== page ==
So no doubt everyone has already heard more than they want to hear about 50 Shades of Grey. Myself included. But this afternoon I was reminded of something I wrote about 8 years ago entitled “Gray”. I’m a religious person, and I was writing to a religious audience, and I hope no one missed the intentional fact that the guy in this book/movie is named both Christian and Grey. The author did that for a reason. I’m posting this for a reason, too.


Those of you who know me even just a little recognize that I personally see almost everything as either black or white. I don’t like gray weather, the color gray, or gray situations. Granted, just because I don’t like those things, doesn’t mean they don’t exist. I’m not that naive. They do. But I think more often than not, gray areas are really black things we wish were white. Here is is again. More often than not, gray areas are really black things we wish were white.

Think about that honestly for a minute. If you’re able to be honest, especially about the gray areas in your own life, I bet you’ll agree.We’re human. And too often we wish black things were white, so we rationalize, justify, and excuse. We argue (sometimes with others, but mostly within ourselves) that ‘so and so says’ or ‘such and such did’, or ‘everyone else is’ or ‘it’s really not that bad’. We allow too many circumstances to become gray in our own heads when in reality, they’re still black.

Probably the most common debate involves the last example. The ‘it’s really not that bad’. Well I have a solution for that and all the others. Stop asking yourself if something is right or wrong. Don’t ever do it again. You’ll wear yourself and everyone else out deliberating about it. Don’t tally up the numbers of how many people are doing it, or who said it was ok.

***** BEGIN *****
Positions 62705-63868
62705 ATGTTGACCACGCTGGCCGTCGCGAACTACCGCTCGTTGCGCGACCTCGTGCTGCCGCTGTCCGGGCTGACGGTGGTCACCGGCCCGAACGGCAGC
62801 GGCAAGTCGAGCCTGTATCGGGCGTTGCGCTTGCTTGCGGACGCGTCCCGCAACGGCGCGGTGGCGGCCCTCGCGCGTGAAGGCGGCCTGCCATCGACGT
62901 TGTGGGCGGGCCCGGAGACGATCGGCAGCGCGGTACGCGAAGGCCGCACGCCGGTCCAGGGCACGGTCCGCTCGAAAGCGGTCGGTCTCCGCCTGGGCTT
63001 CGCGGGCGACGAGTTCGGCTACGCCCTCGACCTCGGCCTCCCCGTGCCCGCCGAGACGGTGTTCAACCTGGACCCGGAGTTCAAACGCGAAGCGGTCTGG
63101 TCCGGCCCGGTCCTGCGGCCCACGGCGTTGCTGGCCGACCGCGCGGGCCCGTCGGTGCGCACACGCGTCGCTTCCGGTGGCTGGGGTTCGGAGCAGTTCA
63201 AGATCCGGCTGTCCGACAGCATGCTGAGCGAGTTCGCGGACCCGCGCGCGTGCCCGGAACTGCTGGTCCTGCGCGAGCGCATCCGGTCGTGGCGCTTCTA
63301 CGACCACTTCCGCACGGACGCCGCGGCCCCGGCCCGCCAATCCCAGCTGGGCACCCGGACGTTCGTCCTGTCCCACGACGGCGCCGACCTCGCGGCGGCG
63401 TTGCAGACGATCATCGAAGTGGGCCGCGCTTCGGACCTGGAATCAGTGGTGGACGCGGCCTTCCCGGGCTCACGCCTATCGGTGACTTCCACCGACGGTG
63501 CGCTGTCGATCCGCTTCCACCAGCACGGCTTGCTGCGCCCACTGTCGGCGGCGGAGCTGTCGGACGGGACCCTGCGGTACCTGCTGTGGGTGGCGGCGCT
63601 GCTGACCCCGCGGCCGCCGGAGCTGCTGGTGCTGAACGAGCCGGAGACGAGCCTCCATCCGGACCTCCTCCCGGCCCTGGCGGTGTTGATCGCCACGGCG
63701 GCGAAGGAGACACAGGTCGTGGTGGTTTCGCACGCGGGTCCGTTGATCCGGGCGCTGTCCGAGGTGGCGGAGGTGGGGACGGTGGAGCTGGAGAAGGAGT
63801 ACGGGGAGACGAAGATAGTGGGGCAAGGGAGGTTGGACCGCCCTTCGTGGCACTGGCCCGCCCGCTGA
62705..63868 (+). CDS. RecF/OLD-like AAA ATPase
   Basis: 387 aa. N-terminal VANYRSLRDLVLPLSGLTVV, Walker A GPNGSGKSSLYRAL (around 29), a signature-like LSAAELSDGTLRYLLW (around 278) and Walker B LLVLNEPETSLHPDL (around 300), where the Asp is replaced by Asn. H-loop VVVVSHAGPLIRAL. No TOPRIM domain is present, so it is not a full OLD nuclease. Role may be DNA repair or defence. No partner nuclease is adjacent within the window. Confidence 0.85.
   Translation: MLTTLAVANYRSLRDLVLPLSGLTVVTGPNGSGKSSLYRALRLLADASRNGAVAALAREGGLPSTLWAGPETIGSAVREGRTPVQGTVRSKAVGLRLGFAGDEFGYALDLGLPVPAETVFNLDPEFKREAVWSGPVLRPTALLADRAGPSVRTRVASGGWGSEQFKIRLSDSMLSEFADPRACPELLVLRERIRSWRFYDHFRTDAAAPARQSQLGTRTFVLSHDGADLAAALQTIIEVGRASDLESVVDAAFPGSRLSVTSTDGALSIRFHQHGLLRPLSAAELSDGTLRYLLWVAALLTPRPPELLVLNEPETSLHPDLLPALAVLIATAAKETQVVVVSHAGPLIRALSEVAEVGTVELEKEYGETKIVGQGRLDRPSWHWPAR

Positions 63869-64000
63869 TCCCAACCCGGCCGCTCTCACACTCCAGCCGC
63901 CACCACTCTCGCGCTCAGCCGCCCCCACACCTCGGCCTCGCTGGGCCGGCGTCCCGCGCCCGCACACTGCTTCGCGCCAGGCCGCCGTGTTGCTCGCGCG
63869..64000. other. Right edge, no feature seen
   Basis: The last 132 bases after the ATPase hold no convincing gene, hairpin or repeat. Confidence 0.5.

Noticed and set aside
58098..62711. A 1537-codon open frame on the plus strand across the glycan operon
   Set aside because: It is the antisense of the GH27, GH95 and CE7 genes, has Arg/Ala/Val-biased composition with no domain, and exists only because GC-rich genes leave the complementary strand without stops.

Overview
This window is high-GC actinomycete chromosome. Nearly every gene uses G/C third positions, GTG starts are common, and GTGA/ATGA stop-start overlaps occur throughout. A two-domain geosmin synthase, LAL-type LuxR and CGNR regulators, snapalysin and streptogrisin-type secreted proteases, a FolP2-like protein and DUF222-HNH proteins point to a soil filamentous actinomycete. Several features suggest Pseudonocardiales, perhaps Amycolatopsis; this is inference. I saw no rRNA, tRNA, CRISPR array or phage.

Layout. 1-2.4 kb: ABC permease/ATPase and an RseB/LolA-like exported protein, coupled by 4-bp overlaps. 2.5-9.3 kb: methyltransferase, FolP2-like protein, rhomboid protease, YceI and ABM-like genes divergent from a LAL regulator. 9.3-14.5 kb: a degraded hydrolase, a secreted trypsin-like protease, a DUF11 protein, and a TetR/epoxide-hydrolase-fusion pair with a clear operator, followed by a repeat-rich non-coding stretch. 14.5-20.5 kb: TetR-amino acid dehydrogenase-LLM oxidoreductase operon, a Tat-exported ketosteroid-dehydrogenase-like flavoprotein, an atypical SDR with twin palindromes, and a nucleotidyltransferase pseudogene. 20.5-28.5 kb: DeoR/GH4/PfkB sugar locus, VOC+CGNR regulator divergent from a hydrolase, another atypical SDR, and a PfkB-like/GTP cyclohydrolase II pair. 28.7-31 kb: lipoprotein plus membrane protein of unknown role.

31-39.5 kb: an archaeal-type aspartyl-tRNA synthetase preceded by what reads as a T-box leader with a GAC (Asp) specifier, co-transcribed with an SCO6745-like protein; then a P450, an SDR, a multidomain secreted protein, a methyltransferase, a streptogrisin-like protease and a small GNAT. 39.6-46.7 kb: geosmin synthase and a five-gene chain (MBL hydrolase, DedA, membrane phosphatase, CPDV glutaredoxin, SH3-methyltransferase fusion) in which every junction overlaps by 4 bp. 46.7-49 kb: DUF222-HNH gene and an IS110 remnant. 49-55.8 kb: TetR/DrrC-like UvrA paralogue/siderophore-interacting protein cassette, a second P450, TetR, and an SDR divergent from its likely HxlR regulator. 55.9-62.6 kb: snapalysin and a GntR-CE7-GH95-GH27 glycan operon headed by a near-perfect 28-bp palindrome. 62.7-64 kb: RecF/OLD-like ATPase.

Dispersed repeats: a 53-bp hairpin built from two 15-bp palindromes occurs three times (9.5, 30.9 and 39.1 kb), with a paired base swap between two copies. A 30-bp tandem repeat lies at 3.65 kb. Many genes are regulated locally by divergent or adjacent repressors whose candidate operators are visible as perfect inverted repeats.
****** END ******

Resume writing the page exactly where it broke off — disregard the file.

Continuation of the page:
Instead, simply ask yourself “Is it right?”

What a difference those three words can make.

By changing the question, we’ll stop living our lives trying to see how much we can get away with, and start living to be the best we can be. How liberating!

Admit it — mental and moral vacillation is exhausting. Anyone with teenagers can attest to it. Too often we give in, because we’re worn down. So just rephrase the question and see how much easier it is to arrive at the correct answer. Save yourself the effort of deciding every Sunday whether or not you’re coming to church and staying for all three hours. Just come every time. For the whole time.

I can think of dozens of examples where those three words, “Is it right?” make tough decisions simple. How about cheating on your taxes or keeping the extra money the bank gave you via their error? How about calling in sick at school or work because you just want a personal day? How about calling your kids in sick because you need them to babysit? How about showing up 10 minutes late and leaving 15 minutes early, but still taking pay for a full day’s work? How about doing your kid’s homework ‘cuz they’re too tired, or staying up too late on Saturday, so you skip church Sunday to catch up on your sleep? How about being too tired to read your scriptures but not too tired to watch a movie? How about expecting your spouse to do more than you do? Or blaming everyone else for the circumstances you got yourself into? How about justifying anything that isn’t specified in the Word of Wisdom or a Temple Recommend interview? How about talking about your neighbors or co-workers behind their backs or excusing gossip because what you’re discussing is true? How about watching skanky shows on TV because after all, they’re on TV? Or reading trashy novels, or wearing ‘iffy’ clothes?